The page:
As a member of SGA, Sells helped revive an event dormant for 10 years. The Celebration of Black Womanhood, hosted by the Barnard Organization of Black Women (BOBW), now known as the Barnard Organization of Soul and Solidarity (BOSS), was critical for the personal and professional development of Black students on campus, she says. In 1980, Sells served as one of the event’s main coordinators. According to the April 7 issue of Barnard Bulletin in the archives, the “scarcity of Black professors” and “the omission of Black perspectives in courses” were cited as key concerns that year.

During her studies, Sells pursued her lifelong passion for dance. She remembers experiencing racial discrimination despite her readiness and skill. Race and gender issues weren’t resolved during or after Sells exited the Barnard gates as a graduate. But she valued that as a Barnard student, she could embrace her and others’ whole identities.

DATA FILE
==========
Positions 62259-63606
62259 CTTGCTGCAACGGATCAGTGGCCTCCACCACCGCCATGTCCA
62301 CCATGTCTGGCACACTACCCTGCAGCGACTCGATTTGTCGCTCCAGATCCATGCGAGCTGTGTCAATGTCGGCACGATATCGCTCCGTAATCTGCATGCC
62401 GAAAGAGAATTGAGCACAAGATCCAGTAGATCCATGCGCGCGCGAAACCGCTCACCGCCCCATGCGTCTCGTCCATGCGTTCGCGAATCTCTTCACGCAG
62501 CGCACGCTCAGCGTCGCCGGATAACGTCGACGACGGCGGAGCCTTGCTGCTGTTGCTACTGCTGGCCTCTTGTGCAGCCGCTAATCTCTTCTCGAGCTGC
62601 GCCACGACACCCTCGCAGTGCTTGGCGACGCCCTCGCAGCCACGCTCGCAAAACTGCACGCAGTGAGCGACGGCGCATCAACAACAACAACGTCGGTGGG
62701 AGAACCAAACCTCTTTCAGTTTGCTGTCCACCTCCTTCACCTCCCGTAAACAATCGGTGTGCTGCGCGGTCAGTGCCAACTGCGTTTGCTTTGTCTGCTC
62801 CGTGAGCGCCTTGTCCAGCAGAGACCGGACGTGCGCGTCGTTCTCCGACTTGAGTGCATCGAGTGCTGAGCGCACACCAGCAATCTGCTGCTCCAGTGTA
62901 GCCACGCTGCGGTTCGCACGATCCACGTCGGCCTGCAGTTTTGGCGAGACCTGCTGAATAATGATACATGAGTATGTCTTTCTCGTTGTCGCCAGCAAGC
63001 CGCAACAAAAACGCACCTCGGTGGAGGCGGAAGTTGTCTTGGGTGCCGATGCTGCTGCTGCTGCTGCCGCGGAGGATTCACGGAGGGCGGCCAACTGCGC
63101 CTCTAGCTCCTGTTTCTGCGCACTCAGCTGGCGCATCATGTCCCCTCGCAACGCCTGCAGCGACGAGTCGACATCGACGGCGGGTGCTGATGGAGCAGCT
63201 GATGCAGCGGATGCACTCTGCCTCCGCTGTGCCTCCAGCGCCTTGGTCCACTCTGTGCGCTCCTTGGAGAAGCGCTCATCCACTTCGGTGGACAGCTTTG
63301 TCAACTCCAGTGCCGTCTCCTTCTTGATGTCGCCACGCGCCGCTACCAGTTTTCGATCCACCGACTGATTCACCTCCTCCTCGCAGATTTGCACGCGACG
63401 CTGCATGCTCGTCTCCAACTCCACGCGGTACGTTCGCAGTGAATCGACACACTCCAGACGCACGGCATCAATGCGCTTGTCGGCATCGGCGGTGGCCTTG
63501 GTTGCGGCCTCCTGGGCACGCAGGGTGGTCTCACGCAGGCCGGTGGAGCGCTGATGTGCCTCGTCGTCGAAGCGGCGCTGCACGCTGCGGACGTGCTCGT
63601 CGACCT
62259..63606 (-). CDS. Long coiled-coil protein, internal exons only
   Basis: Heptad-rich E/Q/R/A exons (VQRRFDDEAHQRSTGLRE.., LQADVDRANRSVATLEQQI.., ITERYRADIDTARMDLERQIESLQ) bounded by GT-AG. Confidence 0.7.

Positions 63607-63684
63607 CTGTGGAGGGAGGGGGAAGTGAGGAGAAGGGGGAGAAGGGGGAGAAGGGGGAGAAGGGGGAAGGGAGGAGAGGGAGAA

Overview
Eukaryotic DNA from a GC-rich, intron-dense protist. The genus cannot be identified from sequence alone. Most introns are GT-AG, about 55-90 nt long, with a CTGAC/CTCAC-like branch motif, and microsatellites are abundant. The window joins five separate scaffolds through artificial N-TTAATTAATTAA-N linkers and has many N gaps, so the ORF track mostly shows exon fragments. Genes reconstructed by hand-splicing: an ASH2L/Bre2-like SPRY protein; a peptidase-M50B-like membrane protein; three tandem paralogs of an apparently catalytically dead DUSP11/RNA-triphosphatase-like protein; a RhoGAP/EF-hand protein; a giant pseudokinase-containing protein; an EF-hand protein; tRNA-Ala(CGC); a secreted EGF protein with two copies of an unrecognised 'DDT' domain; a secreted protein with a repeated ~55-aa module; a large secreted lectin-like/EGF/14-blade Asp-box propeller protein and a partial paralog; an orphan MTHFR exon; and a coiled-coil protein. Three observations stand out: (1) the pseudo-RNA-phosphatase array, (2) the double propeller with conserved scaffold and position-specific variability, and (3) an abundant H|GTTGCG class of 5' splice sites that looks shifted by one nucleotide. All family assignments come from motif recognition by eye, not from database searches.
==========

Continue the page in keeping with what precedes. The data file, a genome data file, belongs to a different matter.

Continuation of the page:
“I felt like Barnard was mine. It was my school; it was my place,” says Sells. “Black woman or not, I had every right to be there.”

International Relations at Home 

When Norah Hassan ’21 arrived at Barnard, she noticed harmful tropes and misconceptions about Islam and the Middle East still lingered in post-9/11 New York. In classroom discussions and assigned reading materials, Hassan saw little representation that would otherwise offer a more nuanced understanding of the places she called home.

Hassan describes herself as a “third-culture, mostly confused kid.” She was born in Boston to Egyptian and American parents. When Hassan was 4 years old, the family relocated to the U.K. and later to Libya. Living abroad ignited her interest in politics and international affairs.